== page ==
Addiction is a chronic and relapsing psychiatric disorder affecting a large number of people worldwide. Ample evidence from basic and clinical neuroscience has demonstrated that addiction is a brain disease marked by compulsive substance use despite a host of negative consequences. Neuroscience has discovered several neural circuits underlying the behavioral expression of tolerance, craving, and withdrawal, which are critical constructs to understanding vulnerability to relapse as well as their prognosis for long-term recovery.
How should addiction be treated?
There is a compelling argument for treating addiction within the framework of chronic disorders, such as high blood pressure, diabetes, and asthma. The shift to a chronic model of care may be instrumental in more adequately addressing the needs of patients suffering from addictive disorders. Moreover, the definition of addiction as a brain disease remains consistent with a biopsychosocial model that emphasizes biological (e.g., genetic, pharmacological, and neural), psychological (e.g., feeling loss of control and intense craving for the substance), and social (e.g., peer influences, access to substances of abuse) components to psychopathology. The notion of addiction as a brain disease helps explain why so many patients sincerely wish to stop using a substance, and yet they simply cannot do it.
What can get better outcomes with addiction treatment?
Personal responsibility for treatment compliance and active engagement with recovery activities involving biological (i.e., pharmacotherapy), psychological (i.e., psychotherapy), and social (i.e., lifestyle changes) components remain the key ingredients to managing this chronic condition, akin to the treatment for diabetes or hypertension.
How does addiction work?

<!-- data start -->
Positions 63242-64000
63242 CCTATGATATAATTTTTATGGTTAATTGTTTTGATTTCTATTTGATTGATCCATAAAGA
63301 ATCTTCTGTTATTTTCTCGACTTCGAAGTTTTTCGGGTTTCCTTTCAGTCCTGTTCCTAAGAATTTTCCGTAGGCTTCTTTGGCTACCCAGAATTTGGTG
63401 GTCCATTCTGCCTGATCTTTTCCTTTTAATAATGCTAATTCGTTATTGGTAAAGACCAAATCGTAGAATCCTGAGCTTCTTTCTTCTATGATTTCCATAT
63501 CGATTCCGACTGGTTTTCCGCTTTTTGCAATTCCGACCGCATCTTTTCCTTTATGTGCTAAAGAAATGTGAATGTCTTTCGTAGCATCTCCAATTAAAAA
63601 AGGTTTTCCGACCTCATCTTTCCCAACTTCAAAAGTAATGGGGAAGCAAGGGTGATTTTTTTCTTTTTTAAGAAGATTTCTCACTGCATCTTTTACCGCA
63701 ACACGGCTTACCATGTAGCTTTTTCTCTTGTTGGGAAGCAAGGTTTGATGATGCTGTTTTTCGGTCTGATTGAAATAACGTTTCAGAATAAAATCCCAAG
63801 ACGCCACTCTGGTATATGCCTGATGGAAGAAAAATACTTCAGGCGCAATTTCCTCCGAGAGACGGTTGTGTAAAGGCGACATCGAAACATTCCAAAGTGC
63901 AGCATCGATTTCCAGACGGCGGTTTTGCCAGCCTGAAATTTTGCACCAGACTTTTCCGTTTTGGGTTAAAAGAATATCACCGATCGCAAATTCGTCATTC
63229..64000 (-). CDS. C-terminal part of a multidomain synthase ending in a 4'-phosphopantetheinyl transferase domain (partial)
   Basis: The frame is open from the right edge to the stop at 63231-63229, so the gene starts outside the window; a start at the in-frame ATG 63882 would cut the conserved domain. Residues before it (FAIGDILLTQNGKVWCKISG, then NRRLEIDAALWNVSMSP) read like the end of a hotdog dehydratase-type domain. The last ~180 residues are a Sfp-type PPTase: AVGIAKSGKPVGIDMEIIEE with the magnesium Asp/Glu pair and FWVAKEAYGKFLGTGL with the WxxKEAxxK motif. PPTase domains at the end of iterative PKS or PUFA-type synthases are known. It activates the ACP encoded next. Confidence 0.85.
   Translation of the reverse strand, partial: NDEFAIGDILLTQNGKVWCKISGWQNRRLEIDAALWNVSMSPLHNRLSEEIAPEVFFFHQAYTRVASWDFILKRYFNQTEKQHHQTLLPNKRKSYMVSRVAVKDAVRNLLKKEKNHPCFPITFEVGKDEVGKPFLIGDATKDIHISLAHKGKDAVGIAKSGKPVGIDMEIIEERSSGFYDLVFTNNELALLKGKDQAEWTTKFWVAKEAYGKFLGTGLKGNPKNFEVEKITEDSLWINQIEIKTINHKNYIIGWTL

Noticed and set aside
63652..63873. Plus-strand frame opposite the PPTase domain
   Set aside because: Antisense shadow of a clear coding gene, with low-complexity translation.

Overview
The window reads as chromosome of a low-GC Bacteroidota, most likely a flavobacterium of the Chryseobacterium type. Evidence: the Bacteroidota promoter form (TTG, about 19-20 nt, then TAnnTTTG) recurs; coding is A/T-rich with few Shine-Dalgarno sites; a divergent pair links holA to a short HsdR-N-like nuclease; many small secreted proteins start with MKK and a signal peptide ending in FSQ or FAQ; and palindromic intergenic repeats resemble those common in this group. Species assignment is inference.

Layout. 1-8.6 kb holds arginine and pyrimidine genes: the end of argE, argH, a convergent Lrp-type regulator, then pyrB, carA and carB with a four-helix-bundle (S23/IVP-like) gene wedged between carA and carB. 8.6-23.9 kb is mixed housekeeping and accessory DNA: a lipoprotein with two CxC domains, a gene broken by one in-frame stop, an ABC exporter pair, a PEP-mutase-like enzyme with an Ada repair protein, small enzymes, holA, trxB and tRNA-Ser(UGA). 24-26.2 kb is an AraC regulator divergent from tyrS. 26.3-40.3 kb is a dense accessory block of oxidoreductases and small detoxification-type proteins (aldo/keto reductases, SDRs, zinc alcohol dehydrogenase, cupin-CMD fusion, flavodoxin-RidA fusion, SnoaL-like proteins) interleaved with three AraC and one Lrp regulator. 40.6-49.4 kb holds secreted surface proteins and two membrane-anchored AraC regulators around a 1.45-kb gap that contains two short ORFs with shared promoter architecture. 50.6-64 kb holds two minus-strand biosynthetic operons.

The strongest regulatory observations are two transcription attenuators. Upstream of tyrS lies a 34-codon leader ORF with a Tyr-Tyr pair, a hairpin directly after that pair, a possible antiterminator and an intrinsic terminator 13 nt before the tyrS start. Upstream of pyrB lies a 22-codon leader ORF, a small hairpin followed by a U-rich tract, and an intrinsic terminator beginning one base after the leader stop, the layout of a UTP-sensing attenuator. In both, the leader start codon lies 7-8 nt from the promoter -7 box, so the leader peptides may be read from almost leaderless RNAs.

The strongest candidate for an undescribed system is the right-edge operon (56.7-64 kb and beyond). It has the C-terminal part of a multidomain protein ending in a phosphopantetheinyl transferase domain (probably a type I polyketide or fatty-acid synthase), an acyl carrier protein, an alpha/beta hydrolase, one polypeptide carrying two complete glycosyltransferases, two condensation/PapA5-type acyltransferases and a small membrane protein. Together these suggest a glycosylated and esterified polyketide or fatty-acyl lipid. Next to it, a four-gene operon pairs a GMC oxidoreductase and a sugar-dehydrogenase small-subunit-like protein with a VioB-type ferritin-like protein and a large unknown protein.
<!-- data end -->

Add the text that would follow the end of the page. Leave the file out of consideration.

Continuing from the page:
Extensive preclinical research has convincingly demonstrated that alcohol and drugs of abuse activate the same neural circuitry involved in normal responses to natural rewards, such as food and sex. Neuroadaptation in the reward pathway is thought to be central to the development and maintenance of addiction, as it renders a person more vulnerable to (positive and negative) reinforcing effects of substances of abuse. Repeated alcohol and drug use conditions the brain to seek these reinforcers at the expense of natural rewards, which are less potent and over time become less salient. In other words, over time, people experience the urge to use the drug of abuse as a very potent biological drive, akin to extreme hunger or thirst. This is consistent with the effects of alcohol and drugs on the very same brain structures responsible for driving people toward basic survival needs. In clinical terms, while the decision to begin using alcohol or drugs is voluntary at first, over time, people become vulnerable to addiction as drugs of abuse “hijack” the reward circuitry and the drive to obtain and use a drug becomes central. At that point, when addiction has ensued, drug use is no longer simply a voluntary choice but rather a maladaptive response to brain-based urges that are as potent as the drive for food or water.
Why is addiction difficult to overcome?
The process of neuroadaptation can help explain struggles with addiction and the fact that despite sincere desires to quit using the substance, people often feel as though they cannot. This may also be a useful framework for psychoeducation, as a considerable amount of blame is often placed on the person by him- or herself as well as by his or her loved ones. This model effectively distinguishes the initiation of substance use from the continuation of drug and alcohol use despite serious health and psychosocial consequences.
Tolerance and withdrawal represent two important symptoms of substance dependence and are recognized as indices of physiological dependence. Together, these processes provide the neural basis of reward and punishment associated with alcohol intoxication and withdrawal, respectively. Over time, the shift in the balance from positive to negative reinforcement helps explain what patients describe in their experiences with alcohol or drugs, namely that they no longer use alcohol or drugs to feel good and that instead, alcohol and drug use serves to prevent them from feeling sick.